- Eat more salmon. Or more nuts “Omega-3 rich foods like salmon and sardines help seal in shine,” say RealAge experts Mehmet Oz and Mike Roizen, MDs. Capsules of distilled fish oil or DHA supplements will work, too. You can also get omega-3 essential fatty acids in seeds (especially flaxseed) and nuts (especially walnuts). Yes! Nuts without guilt!
- Think “B “ As in beans, bran, Brazil nuts, and vitamin B, a must for hair that the first two foods are full of. Vitamin B may slow hair loss and promote hair growth, according to Roizen and Oz. [Other B-rich victuals include peas, carrots, cauliflower, soybeans, nuts, and eggs.]
- Dip into the guacamole Avocados (and avocado oil) may prevent some funky stuff, dihydrotestosterone (DHT), which kills hair follicles, from getting where it wants to go.
- Say no to animal fat –and red meat, if you’re losing hair. They can lead to more DHT production and hair-follicle damage.
- Be sure you’re getting enough iron Thinning hair may be a sign of iron deficiency. Be sure to eat plenty of iron-rich foods such as eggs, legumes, wholegrain cereals, dried fruits, and green, leafy vegetables.
- Healthy protein Why? By body standards, hair cells grow super-fast, and the #1 hair nutrient is protein. So all that protein-rich fish is perfect for healthy growth and shine. But there are other healthy sources: egg whites, nuts, beans, lean poultry, beans, and small amounts of very lean red meat.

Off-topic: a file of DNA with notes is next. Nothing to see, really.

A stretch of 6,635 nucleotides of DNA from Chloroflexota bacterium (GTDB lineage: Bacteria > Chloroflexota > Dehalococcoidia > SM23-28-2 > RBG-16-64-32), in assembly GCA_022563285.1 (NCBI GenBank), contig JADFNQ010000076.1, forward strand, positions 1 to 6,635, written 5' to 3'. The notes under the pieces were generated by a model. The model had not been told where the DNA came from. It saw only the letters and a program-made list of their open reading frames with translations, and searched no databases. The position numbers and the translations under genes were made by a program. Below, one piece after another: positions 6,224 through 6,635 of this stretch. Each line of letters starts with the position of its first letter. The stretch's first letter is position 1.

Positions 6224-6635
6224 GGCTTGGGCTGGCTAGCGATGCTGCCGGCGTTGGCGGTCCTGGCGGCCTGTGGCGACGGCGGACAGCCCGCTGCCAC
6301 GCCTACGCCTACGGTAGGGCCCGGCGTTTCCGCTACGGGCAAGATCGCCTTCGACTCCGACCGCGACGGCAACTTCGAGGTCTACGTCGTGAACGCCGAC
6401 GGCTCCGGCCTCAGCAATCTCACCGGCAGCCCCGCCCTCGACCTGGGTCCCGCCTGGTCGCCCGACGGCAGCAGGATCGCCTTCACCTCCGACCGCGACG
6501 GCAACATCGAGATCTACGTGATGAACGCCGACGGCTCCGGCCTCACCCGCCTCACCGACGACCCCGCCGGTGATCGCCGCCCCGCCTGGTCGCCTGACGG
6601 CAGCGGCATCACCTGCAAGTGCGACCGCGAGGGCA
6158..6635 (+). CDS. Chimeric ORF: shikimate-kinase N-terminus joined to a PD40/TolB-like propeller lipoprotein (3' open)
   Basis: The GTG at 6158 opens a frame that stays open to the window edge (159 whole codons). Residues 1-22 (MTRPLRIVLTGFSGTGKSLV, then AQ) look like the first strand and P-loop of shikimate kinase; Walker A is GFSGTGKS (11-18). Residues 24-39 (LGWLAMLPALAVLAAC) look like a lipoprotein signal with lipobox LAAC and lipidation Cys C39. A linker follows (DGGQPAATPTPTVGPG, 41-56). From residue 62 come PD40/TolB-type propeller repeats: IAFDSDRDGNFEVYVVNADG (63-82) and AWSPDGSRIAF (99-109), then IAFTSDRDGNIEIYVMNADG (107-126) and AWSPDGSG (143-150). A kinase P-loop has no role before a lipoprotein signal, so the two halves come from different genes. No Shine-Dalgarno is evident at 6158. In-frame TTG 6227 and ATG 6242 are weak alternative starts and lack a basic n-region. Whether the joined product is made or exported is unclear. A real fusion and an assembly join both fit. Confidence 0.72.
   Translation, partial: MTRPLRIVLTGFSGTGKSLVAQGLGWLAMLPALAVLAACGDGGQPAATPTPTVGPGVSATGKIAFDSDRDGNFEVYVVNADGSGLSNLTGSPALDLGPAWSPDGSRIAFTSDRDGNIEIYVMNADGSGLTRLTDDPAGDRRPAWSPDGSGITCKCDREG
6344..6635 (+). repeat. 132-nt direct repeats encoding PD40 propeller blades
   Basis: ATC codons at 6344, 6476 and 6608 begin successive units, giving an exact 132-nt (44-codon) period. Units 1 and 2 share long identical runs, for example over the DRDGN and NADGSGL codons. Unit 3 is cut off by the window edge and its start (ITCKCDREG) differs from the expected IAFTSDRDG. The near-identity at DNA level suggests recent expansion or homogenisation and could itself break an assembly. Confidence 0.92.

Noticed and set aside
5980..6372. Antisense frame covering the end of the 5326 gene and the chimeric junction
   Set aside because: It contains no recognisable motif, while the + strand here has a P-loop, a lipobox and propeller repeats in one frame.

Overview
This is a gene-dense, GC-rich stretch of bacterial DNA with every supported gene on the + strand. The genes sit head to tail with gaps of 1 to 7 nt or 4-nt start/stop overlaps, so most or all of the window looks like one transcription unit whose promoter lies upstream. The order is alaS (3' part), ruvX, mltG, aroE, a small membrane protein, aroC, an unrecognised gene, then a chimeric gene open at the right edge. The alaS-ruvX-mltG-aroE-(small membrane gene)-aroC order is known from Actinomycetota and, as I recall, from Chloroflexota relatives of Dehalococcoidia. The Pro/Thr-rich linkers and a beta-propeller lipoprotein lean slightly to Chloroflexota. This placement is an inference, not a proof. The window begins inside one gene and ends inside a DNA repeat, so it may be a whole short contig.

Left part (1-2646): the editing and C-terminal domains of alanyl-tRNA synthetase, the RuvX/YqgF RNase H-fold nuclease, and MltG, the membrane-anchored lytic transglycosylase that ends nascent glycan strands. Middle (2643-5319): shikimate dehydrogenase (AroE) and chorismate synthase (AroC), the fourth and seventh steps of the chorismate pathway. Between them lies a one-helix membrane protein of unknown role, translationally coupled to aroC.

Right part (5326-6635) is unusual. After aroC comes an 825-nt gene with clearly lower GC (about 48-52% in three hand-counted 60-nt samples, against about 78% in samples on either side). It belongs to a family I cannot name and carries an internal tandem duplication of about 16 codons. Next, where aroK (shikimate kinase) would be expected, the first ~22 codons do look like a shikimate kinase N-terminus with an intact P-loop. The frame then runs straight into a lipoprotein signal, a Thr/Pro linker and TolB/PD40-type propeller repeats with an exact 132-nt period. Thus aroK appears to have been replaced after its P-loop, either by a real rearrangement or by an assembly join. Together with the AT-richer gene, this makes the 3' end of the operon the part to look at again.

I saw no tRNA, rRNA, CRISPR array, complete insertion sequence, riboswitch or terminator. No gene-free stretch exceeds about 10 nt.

Tip #1: Wash your hair with diluted apple cider vinegar on your hair
Yes! To restore shine to dull hair, rinse it in lukewarm water, douse with 1/4-cup apple cider vinegar mixed into a pint of water, then rinse again with lukewarm water. “The acid in vinegar washes away styling products that can cling to hair despite shampooing. Just be sure to dilute the vinegar in water for gentler action,” says RealAge’s skin and hair expert, dermatologist Amy Wechsler, MD. Colorist Lana Gordon of the Cristophe salon in Beverly Hills seconds the doctor’s opinion, but adds one caveat: Because the acid closes the cuticle of each hair strand, tresses are shinier but flatter. In other words, you’re trading a little less fullness for a little more gloss.
Tip #2: Hair Hazard
If you’re tempted to drop pounds fast with the latest fad diet, it could leave you with less-than-healthy hair — along with a growling stomach. Low-calorie diets are often low in some of the most important nutrients for healthy hair, including omega-3 fatty acids, zinc, and vitamin A. In addition to stunting hair growth and leading to dullness, super-low calorie plans may even cause hair loss. “Crash diets can affect the hair cycle,” Mirmirani tells WebMD. “Losing a significant amount of weight in a short amount of time can affect that normal hair rhythm. Two to three months later, you might notice a significant increase in shedding. This is a temporary problem that you recover from with a well-rounded diet.”